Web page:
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(LYRCD 7126) THE IMPERIAL COURT MUSIC OF JAPAN Performed by the Kyoto Imperial Court Music Orchestra GAGAKU,

in Japanese, means elegant, refined or correct music. Brought from India, China and Korea as long as 1500 years ago, it eventually became the court music of Japan and has been preserved under the patronage of the court since the Sixth Century. The result of this long and carefully nurtured tradition is that today a visitor to Japan may hear possibly the oldest existing form of orchestral music in the world, played very much as it was played nearly a thousand years ago. Three types of Gagaku were originally practiced by the selected families of dancers and musicians who served the Imperial Household in Kyoto. Today these forms are maintained by the descendants of those Imperial Household families in Tokyo, Kyoto, Nara, Ise, and at several shrines and a few temples. These musicians have undergone rigid training since childhood in the art of both Gagaku and Western classical music. Since 1956, public performances of court music have made it possible for the general public to become more familiar with Gagaku. New compositions are created by the musicians to add to the traditional repertoire when and important occasion, such as a wedding of (then) Crown Prince Akahito, warrents it. Therefore, Gagaku is to be considered a continuing art rather than a dying or defunct one. Not easily grasped at first, it rewards the listener richly with each subsequent hearing. In the traditional repertoire there are a hundred pieces of music and fifty-six dances. Included in this recording are examples covering almost all major features of Gagaku except vocal pieces (Seigaku). Concert music in the instrumental division is called Kangen for which the orchestra consists of wind, string, and percussion instruments. In another group, the dances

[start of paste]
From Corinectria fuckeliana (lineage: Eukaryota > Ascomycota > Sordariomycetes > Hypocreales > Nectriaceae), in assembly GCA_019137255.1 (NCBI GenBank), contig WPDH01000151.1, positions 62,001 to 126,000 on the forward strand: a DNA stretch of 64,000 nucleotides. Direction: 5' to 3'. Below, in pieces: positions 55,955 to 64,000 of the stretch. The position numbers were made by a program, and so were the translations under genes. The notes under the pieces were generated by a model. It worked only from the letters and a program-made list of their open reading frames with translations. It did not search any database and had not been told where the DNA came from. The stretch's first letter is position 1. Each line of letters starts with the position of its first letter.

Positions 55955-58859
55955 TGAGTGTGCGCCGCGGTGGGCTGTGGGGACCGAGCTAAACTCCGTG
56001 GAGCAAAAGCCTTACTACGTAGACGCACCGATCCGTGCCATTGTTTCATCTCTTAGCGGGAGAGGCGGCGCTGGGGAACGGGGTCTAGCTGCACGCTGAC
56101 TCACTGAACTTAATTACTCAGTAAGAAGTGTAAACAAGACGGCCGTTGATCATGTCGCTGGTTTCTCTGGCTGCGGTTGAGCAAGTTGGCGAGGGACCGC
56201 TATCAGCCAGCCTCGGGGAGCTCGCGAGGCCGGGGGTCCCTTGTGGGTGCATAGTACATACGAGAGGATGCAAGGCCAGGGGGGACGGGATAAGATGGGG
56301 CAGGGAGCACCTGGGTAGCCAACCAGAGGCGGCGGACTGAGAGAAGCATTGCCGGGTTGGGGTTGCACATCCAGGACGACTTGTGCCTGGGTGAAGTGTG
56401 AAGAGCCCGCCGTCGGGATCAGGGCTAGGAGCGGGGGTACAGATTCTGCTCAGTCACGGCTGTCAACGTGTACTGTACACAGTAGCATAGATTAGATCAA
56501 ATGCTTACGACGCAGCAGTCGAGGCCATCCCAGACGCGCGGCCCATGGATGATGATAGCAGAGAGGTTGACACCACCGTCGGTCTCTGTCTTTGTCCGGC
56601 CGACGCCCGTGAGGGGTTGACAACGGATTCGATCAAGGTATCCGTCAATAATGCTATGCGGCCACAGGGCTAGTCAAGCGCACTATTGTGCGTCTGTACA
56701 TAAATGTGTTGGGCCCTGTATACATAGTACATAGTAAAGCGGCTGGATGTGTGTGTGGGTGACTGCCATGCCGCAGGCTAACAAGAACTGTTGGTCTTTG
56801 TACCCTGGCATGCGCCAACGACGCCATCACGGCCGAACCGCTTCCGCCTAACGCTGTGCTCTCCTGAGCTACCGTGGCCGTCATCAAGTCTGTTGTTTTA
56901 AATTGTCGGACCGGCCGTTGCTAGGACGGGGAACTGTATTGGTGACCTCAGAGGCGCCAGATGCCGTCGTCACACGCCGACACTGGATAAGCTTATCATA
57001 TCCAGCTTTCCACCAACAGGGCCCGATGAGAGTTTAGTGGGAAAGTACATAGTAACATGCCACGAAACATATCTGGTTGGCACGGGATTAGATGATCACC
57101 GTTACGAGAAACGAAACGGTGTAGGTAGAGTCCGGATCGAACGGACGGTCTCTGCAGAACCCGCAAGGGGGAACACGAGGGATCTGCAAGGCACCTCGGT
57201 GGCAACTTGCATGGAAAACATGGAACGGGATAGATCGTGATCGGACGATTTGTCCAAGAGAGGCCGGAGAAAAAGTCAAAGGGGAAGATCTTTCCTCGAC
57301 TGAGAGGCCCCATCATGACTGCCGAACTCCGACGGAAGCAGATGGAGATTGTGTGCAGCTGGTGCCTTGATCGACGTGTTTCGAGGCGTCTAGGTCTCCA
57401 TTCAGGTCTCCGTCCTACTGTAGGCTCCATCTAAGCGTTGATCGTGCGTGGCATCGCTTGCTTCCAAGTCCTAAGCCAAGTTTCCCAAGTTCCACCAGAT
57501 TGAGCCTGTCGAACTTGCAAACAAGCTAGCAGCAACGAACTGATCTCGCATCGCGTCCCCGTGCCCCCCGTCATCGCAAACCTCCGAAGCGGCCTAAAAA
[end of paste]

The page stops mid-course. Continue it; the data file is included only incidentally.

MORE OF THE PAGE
play the important role. The dances are called Bugaku. They are meticulously performed by dancers wearing brilliantly beautiful costumes, their symmetrical movements accompanied by wind and percussion instruments. THE INSTRUMENTS The wind instruments used in the selections of Kangen are unique of design and sound, but are also the mainstay of the ensemble carrying the main melodic line for the most part. By far the most dramatic of these is the sho, a set of seventeen bamboo pipes placed in a cup shaped wind chest. The wind chest is blown into through a mouthpiece and as holes in the pipes are closed, a series of eleven ethereal-sounding chords can be produced. The hichiriki is a short, nine-holed bamboo pipe with a double reed. It has a strong strident tone and is the center of the orchestra in all types of Gagaku. String instruments for Kangen are the biwa, a four-stringed lute, and the sq or koto, a thirteen-stringed long zither. Percussion instruments used in this type are the kakko, a small drum on a stand that is beaten with two sticks, and taiko, a drum of four feet in diameter hanging in a wooden frame. Wind and percussion instruments accompany Bukagu also. These include the sho, hichiriki, fue, kakko, taiko and the shokq, a metal bell struck with tow sticks. There is no conductor for the orchestra in the Western sense. All players follow the beat of the hand drum. The dances are traditionally performed on an outdoor stage during daylight. The stage decorations are simple, even stark, compared to other forms of entertainment. Drums are placed on either side of the stage. A green carpet covers the floor. The left-side musicians are clad in reddish costumes; the right-side counterparts are clad in bluish hues. Combinations of red, blue and green were favored by the ancient Japanese. Present day Bugaku is performed by and all male dancing troupe; men take the female roles. Examples of Bugaku dance music on this record are the selections called Hassen and Nasori. Music for wind strings and percussion, i.e. examples of Kangen, are Etenraku, Mansiraku, Goshoraku and Karyobin. Each of the compositions has its basic tone of the twelve-tone scale. These are Ichikotsu, corresponding to the key of d, Hyojo (e), Sogo (g), Oshiki (a). Idhikotsu and Hyojo are most frequently used. The beat in Gagaku is commonly quadruple, but when the music reaches its finale, it may change to the combination of the duple and quadruple. THE TRACKS: 1. IRITE (Prelude) 3:30 This brief drum-bell and flute composition is a prelude to Bugaku dances. The beat of the drum marks the steps of the dancers, and the same music is played as an epilogue for dancers to withdraw from the stage.